Data Usage Disclaimer: Enabling support for hand tracking grants your app access to certain user data, such as the user’s estimated hand size and hand pose data. This data is only permitted to be used for enabling hand tracking within your app and is expressly forbidden for any other purpose.
The hand tracking feature enables the use of hands as an input method on Oculus Quest devices. It provides a new sense of presence, enhances social engagement, and can help deliver more natural interactions.
Using simple hand gestures, such as pinch, poke, and pinch and hold, you can integrate hand tracking in your apps so users can select, click, scroll, drag and drop, return, or exit in your app.
Hand tracking complements Touch controllers, but is not intended to replace controllers in all scenarios, particularly with games or creative tools that require a high degree of precision.
For an app to use hands as input devices, it must include the following feature flag and permission in its Android manifest:
<uses-permission android:name="oculus.permission.HAND_TRACKING" /> <uses-feature android:name="oculus.software.handtracking" android:required="false" />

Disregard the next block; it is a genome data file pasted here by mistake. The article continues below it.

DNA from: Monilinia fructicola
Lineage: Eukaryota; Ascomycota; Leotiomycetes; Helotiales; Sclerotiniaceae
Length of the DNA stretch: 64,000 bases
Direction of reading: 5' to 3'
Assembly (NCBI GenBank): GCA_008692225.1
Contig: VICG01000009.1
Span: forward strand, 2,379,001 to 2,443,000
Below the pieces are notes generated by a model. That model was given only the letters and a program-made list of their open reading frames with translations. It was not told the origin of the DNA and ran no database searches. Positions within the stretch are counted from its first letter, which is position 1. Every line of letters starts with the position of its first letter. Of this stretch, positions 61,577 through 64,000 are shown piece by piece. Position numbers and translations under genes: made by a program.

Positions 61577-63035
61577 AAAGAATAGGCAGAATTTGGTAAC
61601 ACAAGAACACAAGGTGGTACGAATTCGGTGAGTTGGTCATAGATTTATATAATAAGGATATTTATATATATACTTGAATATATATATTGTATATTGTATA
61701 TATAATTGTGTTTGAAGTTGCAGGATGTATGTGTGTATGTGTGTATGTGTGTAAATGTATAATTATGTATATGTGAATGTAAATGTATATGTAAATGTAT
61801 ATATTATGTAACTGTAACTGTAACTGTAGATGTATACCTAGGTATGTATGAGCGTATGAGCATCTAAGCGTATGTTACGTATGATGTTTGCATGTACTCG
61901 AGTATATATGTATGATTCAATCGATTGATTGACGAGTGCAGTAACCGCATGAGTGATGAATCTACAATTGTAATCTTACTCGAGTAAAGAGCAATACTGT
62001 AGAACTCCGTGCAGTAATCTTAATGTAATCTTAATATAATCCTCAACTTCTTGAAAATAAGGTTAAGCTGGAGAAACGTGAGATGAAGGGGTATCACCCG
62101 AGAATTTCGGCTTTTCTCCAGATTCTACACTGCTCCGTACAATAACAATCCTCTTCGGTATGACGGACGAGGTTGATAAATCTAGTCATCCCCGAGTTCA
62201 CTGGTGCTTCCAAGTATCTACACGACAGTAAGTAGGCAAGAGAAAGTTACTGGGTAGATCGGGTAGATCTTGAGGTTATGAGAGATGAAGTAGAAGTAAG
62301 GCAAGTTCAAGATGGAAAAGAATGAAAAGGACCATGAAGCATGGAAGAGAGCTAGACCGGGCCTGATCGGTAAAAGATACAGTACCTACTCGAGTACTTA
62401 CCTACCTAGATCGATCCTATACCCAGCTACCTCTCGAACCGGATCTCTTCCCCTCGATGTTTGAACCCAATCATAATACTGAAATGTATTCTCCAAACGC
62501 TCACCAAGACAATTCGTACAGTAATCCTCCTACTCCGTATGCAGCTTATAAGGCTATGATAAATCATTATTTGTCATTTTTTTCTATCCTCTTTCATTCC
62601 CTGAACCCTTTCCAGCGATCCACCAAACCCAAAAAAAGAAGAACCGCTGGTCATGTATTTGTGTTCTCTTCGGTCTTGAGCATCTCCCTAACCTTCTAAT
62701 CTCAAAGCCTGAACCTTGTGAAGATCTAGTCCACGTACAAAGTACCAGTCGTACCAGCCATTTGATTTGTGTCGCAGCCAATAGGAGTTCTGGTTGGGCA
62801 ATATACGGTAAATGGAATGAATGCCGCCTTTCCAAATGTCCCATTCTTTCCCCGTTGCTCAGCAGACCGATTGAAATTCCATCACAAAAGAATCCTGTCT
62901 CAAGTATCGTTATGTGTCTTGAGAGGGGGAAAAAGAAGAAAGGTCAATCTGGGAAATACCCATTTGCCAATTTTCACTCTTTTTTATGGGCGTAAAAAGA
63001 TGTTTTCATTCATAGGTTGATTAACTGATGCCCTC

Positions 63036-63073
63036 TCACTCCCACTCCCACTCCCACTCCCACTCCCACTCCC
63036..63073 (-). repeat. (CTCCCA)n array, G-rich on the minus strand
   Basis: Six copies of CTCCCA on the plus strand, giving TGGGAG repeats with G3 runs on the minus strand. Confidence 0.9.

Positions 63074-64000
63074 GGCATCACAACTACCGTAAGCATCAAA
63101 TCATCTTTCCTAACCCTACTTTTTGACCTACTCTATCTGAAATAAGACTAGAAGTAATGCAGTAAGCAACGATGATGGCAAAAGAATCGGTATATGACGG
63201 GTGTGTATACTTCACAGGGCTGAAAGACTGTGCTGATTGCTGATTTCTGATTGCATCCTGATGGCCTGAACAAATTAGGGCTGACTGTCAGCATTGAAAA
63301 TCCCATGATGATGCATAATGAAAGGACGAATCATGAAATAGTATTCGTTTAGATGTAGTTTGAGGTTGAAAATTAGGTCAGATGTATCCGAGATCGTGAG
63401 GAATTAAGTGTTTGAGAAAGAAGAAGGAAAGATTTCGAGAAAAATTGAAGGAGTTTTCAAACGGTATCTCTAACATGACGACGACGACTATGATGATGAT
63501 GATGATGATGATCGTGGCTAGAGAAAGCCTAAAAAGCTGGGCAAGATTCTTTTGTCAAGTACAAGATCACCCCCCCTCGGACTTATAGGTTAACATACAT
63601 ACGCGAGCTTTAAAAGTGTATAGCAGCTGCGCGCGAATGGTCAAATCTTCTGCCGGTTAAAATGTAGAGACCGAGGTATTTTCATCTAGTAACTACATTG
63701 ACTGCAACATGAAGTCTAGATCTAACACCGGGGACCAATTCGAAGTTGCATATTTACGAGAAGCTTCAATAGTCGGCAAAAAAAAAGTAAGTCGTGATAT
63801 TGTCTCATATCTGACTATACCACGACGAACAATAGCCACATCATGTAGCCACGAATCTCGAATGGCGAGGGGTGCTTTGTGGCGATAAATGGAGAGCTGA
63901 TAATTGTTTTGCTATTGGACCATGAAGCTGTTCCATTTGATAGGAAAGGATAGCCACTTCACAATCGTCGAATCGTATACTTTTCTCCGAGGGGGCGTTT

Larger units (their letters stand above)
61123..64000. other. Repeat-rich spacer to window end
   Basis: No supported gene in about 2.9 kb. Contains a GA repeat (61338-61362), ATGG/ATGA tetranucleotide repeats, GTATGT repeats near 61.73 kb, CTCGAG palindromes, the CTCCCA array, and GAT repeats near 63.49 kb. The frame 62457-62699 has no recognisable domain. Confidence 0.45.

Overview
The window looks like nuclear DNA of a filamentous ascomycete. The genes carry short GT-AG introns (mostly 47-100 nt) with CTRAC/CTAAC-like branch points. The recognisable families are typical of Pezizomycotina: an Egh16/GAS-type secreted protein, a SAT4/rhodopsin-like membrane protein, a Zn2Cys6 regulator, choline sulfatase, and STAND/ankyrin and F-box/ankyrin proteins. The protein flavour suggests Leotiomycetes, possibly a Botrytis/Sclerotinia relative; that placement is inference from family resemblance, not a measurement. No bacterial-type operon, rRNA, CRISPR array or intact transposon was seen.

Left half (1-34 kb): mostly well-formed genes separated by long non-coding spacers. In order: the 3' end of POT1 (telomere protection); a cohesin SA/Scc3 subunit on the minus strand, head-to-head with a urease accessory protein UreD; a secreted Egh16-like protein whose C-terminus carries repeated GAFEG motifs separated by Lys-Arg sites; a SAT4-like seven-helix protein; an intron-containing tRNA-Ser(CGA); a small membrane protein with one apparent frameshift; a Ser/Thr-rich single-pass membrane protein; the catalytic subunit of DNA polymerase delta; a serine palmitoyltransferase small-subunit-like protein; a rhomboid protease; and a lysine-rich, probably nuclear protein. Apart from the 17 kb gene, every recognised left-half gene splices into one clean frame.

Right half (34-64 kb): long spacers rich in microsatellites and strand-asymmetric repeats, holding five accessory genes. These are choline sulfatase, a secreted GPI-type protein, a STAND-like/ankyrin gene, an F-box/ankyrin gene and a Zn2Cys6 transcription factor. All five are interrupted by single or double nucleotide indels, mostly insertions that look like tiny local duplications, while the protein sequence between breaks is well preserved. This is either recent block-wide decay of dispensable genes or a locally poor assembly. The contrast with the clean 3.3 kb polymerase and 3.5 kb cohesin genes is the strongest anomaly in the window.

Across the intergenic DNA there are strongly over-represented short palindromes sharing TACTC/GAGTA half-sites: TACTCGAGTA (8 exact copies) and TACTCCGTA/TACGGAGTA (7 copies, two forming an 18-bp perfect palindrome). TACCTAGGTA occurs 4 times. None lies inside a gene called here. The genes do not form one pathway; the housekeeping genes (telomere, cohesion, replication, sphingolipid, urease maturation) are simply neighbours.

Apps that do not specify these flags will not see hand devices enumerated. Users must also have hand tracking enabled on their devices for hand tracking to work in-app.
If an app requires hands and does not work with other input devices, the app must add
android:required=”true” in the
uses-feature declaration in its manifest. If an app is capable of working with hands or controllers, the manifest should set
android:required=”false” in the
uses-feature declaration as shown in the example above.
The native Mobile SDK includes a
VrHands sample app that demonstrates the use of the hand tracking API.
The structure, pose, and physical appearance of the hand is queried by three new VrApi functions.
vrapi_GetHandSkeleton ( ovrMobile * ovr, const ovrHandedness handedness, ovrHandSkeletonHeader * header )
vrapi_GetHandSkeleton returns the rest pose, bone hierarchy, and capsule collision data for the specified hand. Each bone in the hand may have 0 or more collision capsules attached to it. Apps can use these capsules to perform collision tests using their own collision system.
vrapi_GetHandPose ( ovrMobile * ovr, const ovrDeviceID deviceID, const double absTimeInSeconds, ovrHandPoseHeader * header )
vrapi_GetHandPose returns the current pose state of the hand, along with some additional state such as confidence and hand scale. Upon return of
ovrHandPose structure passed to this function contains the current rotation of each of the hand bones. Apply these rotations to the corresponding bones in the hand skeleton returned by
vrapi_GetHandSkeleton to calculate the pose of the user’s hand at the specified time.
TrackingStatus field indicates the tracking status of the hand, either